Downloading Internet Child Pornography Lands Crenshaw County Man in Federal Prison for Seven Years
Montgomery, Alabama - Joseph Byron Walden, 49, of Dozier, Alabama, was sentenced earlier today to serve 84 months in federal prison for downloading child pornography over the internet, Leura G. Canary, United States Attorney for the Middle District of Alabama, announced. The sentence comes after a federal jury sitting in Montgomery convicted Walden of knowingly possessing and receiving child pornography last November and represents the culmination of an investigation and prosecution that have spanned nearly a decade.
Walden first came to the attention of law enforcement in 2001, when the Dallas Division of the Federal Bureau of Investigation began investigating a series of inter-related child pornography websites on the internet. To gain access to the websites, all users were rerouted to a website called “Site-Key” where they were required to enter certain personal identifying information, including a credit card number. The FBI subsequently learned that an internet account and credit card number assigned to Walden had been used to gain access to three of the illegal websites earlier that year.
From 2003 to 2006, FBI agents in the Middle District of Alabama attempted to locate Walden and verify his identity through subpoenas and surveillance, but due to a shortage of resources, the investigation stalled. Then in May 2006, the FBI obtained a court order to monitor Walden’s internet use and subsequently caught him visiting additional child pornography websites. Based on what they had seen, the FBI sought and obtained a search warrant for Walden’s residence, as well as all of his computers, which they executed in November 2006.
During the execution of the warrant, agents discovered child pornography print-outs in Walden’s bathroom, as well as a digital camera containing photographs of a known child pornography series. They also seized four computers, which were forensically examined by the FBI’s Information Technology Center in Pocatello, Idaho, and found to contain approximately 4,500 images and 44 videos of suspected child pornography.
Walden’s collection consisted of both genders and a mix of ages ranging from infant to 17 years old, either posing nude or engaged in graphic sex acts. Although many of the files had been deleted, much of the illicit material was found still saved on Walden’s computers. Computer examiners found a long history of child pornography browsing activity on the internet, beginning in 2000 and continuing right up until the night before the search warrant was executed. There were also indications that in 2006, Walden installed and ran evidence eliminating software on at least one of the computers.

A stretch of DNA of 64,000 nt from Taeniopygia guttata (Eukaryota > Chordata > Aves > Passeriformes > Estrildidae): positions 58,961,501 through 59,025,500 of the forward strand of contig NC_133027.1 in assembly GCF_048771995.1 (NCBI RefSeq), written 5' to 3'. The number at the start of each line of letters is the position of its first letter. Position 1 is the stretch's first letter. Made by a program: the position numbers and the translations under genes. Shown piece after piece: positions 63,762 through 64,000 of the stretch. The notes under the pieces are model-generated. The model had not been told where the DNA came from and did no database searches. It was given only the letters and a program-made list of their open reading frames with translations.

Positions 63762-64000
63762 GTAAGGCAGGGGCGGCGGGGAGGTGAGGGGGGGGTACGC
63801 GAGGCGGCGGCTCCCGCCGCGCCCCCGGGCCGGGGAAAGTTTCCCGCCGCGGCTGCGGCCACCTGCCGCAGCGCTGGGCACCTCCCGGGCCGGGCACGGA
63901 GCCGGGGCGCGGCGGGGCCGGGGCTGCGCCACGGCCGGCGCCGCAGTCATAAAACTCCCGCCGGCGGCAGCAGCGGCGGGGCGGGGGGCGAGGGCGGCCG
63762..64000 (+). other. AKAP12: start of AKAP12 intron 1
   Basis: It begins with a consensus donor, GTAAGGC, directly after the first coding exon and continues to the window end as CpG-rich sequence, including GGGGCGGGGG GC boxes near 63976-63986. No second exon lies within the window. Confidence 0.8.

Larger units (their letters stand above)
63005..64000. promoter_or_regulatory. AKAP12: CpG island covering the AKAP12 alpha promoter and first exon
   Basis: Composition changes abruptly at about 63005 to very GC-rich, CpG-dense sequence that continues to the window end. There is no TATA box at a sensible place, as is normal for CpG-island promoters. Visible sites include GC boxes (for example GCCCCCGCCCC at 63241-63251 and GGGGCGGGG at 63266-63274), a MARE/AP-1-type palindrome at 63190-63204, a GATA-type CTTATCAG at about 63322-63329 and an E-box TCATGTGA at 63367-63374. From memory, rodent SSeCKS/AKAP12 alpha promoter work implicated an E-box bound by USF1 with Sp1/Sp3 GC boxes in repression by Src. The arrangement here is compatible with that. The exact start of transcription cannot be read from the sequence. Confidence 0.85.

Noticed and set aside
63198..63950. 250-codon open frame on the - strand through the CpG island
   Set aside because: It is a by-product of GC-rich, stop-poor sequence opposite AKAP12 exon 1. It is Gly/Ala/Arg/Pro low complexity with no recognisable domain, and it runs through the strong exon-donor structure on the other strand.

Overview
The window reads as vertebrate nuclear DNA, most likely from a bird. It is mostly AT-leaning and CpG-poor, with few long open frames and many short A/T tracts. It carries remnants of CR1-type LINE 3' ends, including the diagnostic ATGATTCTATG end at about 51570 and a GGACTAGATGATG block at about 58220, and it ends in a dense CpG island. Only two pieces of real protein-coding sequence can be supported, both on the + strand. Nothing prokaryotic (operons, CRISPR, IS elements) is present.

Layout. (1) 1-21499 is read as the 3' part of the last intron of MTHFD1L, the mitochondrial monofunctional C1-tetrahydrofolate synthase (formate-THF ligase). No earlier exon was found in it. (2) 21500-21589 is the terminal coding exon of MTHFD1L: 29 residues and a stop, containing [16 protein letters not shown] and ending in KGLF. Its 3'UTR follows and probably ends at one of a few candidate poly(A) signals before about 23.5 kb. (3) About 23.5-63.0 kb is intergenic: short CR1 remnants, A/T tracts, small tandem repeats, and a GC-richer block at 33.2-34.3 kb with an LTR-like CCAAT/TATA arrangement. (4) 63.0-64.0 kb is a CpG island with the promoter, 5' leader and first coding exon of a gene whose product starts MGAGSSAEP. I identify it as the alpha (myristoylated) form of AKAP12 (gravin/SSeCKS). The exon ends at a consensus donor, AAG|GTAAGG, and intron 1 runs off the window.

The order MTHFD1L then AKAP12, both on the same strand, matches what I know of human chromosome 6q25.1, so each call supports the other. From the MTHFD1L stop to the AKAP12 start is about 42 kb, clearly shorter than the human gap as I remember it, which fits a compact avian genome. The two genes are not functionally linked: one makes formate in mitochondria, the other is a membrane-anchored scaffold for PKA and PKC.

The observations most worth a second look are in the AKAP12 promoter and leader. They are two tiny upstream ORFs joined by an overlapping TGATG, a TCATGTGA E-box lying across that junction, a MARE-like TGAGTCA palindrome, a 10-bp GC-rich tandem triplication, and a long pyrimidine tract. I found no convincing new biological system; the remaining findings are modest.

The National Center for Missing and Exploited Children was able to identify many of the children depicted in the images and videos that Walden downloaded. One of the child victims, now 19, submitted a written victim impact statement to the court describing how the continued circulation of her abuse causes constant trauma and anxiety: “Every day of my life I live in constant fear that someone will see my pictures and recognize me and that I will be humiliated all over again. It hurts me to know someone is looking at them - at me - when I was just a little girl being abused for the camera. I did not choose to be there, but now I am there forever in pictures that people are using to do sick things. I want it all erased. I want it all stopped. But I am powerless to stop it....”
Attorneys for three of the children have submitted restitution requests on their behalf. They are seeking compensation for treatment and counseling costs, lost wages, and other costs associated with their online victimization. A date for the final restitution hearing has not been set.
In addition to his term of incarceration, Walden’s sentence also requires him to pay a $25,000 fine, to register as a convicted sex offender, and to spend the remainder of his life on supervised release.
This case was brought as part of Project Safe Childhood. In May 2006, the U.S. Department of Justice launched Project Safe Childhood, a nationwide initiative to combat the growing epidemic of child sexual exploitation and abuse. Led by United States Attorneys’ Offices, Project Safe Childhood marshals federal, state and local resources to better locate, apprehend and prosecute individuals who exploit children via the Internet, as well as to identify and rescue victims. For more information about Project Safe Childhood, please visit justice.gov/psc.
The investigation of this case was conducted by agents with the Federal Bureau of Investigation, with assistance from the United States Department of Homeland Security. The case was prosecuted by Assistant United States Attorneys Nathan D. Stump and Brandon K. Essig.
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